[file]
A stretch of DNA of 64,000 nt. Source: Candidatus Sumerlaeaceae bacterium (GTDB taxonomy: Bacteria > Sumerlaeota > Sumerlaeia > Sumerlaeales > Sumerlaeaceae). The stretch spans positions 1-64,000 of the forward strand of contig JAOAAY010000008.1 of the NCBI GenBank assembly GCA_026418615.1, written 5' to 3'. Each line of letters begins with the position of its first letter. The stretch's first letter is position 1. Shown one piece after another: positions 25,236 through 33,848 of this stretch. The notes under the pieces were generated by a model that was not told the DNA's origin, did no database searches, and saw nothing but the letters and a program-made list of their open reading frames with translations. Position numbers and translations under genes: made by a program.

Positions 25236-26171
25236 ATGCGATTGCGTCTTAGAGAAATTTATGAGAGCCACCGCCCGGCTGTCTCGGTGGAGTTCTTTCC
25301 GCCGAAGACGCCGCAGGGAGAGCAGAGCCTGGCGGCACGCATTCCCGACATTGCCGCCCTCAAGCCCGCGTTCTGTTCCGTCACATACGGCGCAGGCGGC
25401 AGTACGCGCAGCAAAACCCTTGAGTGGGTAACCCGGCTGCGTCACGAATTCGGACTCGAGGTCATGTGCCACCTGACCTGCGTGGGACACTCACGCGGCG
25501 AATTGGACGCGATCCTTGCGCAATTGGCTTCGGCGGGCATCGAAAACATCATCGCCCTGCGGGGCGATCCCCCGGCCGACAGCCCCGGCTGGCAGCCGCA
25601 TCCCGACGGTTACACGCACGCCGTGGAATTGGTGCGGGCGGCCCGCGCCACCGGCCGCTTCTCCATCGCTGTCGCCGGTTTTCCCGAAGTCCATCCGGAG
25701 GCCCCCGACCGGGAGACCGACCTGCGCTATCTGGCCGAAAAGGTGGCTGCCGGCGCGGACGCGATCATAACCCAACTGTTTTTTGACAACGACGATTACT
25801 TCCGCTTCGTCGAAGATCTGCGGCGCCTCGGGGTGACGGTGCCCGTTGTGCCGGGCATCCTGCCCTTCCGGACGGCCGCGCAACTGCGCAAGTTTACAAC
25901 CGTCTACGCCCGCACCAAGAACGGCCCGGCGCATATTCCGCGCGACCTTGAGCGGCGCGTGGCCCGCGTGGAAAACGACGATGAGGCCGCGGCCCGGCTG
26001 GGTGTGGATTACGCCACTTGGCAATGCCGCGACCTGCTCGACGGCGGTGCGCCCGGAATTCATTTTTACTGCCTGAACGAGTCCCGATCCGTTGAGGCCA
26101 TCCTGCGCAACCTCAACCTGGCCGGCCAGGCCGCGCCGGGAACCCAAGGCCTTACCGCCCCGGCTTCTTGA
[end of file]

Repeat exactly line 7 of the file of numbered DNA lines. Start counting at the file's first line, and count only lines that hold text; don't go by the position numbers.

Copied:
25601 TCCCGACGGTTACACGCACGCCGTGGAATTGGTGCGGGCGGCCCGCGCCACCGGCCGCTTCTCCATCGCTGTCGCCGGTTTTCCCGAAGTCCATCCGGAG